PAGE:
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Inhaled Corticosteroid Treatment for Asthma

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Increased numbers of goblet cells associated with decrease in the ciliated epithelium occur at an early stage in the patient with asthma. Recent bronchial biopsy studies have demonstrated that these changes may occur even in the mildest asthmatic patient. The protective function of the epithelium is thus compromised and secretion enhanced in early asthma. Anti-inflammatory therapy should be employed at an early stage in the asthmatic patient. Avoidance of allergen is also essential if the source of the inflammation is atopic disease. Inhaled corticosteroids not only reduce bronchial hyperresponsitivity, but also improve the diurnal variation that occurs in lung function in the asthmatic patient. Inhaled corticosteroid therapy is associated with the normalization of the ciliated to goblet cell ratio and a reduction in the inflammatory cell infiltrate, including most notably a reduction in eosinophil within the lamina propria and respiratory epithelium. These changes induced by inhaled corticosteroids are not noted when inhaled 2-agonists are employed alone as therapy for asthma. The use of inhaled corticosteroids may thus potentially reverse the pathologic changes that occur even in the early asthmatic patient, whereas utilization of inhaled 2-agonists failed to improve histologic abnormalities that occur in early asthma.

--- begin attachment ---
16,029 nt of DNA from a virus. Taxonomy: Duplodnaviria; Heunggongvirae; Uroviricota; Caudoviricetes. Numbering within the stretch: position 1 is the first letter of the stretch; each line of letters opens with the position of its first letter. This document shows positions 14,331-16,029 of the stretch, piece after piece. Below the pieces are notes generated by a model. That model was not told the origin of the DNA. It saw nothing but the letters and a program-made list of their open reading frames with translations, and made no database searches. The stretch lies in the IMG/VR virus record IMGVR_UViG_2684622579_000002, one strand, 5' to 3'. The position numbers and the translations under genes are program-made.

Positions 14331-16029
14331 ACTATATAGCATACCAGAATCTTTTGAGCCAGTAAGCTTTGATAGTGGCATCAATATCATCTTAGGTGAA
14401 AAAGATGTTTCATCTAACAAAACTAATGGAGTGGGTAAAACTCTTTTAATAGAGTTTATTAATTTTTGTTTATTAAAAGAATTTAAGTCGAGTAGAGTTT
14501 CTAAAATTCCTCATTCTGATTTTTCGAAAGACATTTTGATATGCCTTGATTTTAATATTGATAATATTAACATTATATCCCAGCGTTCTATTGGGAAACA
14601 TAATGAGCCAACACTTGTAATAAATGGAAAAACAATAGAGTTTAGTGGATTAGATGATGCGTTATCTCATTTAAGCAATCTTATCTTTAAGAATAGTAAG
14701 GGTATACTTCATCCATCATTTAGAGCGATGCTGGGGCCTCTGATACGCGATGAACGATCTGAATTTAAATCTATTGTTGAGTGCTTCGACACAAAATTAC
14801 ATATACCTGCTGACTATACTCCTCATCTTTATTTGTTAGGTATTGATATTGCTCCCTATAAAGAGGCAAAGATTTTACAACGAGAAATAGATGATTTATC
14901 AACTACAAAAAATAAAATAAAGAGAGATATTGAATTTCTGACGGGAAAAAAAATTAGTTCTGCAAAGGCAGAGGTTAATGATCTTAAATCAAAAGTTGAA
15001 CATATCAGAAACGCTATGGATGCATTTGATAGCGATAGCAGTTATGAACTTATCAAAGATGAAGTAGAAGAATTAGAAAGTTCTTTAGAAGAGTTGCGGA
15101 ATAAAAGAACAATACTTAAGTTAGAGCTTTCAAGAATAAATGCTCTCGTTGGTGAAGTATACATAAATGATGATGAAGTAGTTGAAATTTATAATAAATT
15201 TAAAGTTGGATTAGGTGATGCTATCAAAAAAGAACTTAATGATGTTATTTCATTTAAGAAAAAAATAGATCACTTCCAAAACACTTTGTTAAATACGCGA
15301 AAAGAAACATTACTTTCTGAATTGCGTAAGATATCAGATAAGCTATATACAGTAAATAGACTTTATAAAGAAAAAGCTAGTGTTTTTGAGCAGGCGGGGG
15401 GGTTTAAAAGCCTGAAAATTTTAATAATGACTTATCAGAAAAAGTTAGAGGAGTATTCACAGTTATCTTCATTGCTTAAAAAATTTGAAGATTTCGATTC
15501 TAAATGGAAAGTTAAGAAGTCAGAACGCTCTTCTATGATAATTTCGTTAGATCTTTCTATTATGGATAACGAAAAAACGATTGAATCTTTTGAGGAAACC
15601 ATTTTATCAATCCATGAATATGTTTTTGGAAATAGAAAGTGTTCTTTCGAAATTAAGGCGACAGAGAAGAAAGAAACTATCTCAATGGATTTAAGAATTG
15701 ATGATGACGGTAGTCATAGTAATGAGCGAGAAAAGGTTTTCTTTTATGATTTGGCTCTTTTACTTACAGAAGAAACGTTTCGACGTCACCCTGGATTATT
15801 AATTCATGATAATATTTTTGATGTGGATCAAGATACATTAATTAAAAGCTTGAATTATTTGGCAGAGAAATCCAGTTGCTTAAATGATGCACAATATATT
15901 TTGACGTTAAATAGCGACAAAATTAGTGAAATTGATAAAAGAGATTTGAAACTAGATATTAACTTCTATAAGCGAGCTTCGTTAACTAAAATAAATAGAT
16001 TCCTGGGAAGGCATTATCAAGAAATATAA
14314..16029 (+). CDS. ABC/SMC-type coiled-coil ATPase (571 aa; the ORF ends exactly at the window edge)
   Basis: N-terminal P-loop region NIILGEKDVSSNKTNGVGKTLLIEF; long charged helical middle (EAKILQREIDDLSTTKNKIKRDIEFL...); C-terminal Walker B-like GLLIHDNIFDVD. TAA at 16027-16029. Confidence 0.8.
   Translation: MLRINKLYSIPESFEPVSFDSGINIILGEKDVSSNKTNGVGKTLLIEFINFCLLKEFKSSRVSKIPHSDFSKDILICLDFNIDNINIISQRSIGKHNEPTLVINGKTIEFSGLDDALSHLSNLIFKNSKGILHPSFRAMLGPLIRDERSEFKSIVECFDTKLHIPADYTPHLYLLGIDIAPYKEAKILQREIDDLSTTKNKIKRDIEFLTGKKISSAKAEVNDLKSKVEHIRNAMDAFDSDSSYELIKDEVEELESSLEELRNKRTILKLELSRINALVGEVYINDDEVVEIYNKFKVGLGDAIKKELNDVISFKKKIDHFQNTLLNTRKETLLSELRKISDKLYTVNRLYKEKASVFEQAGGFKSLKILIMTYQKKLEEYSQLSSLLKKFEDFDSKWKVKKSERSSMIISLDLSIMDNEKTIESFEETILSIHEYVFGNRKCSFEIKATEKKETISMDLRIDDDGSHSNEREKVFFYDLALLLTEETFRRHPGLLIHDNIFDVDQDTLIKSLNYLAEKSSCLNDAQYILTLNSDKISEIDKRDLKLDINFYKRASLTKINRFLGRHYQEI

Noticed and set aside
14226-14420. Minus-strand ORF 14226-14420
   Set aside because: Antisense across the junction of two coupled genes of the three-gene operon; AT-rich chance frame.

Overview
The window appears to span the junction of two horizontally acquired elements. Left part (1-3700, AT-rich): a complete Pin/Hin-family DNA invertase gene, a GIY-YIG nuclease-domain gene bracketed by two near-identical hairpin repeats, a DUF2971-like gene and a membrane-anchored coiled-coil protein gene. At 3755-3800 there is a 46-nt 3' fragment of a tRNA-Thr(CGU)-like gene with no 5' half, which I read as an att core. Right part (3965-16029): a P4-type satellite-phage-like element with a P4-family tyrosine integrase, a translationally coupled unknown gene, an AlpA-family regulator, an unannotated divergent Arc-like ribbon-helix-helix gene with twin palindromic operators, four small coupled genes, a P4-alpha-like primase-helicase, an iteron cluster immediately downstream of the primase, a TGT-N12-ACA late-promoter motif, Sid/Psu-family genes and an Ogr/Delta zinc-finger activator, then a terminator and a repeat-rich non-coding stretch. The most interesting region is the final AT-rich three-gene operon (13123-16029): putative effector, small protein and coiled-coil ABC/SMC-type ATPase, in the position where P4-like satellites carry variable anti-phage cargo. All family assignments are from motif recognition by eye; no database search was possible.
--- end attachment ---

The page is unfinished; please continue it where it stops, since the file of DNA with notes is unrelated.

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Document Type: Research Article

Publication date: 1995-03-01

More about this publication?
  • Allergy and Asthma Proceedings is a peer reviewed publication dedicated to distributing timely scientific research regarding advancements in the knowledge and practice of allergy, asthma and immunology. Its primary readership consists of allergists and pulmonologists.

    The goal of the Proceedings is to publish articles with a predominantly clinical focus which directly impact quality of care for patients with allergic disease and asthma.

    Featured topics include asthma, rhinitis, sinusitis, food allergies, allergic skin diseases, diagnostic techniques, allergens, and treatment modalities. Published material includes peer-reviewed original research, clinical trials and review articles.

    Articles marked "F" offer free full text for personal noncommercial use only.

    The journal is indexed in Thomson Reuters Web of Science and Science Citation Index Expanded, plus the National Library of Medicine's PubMed service.
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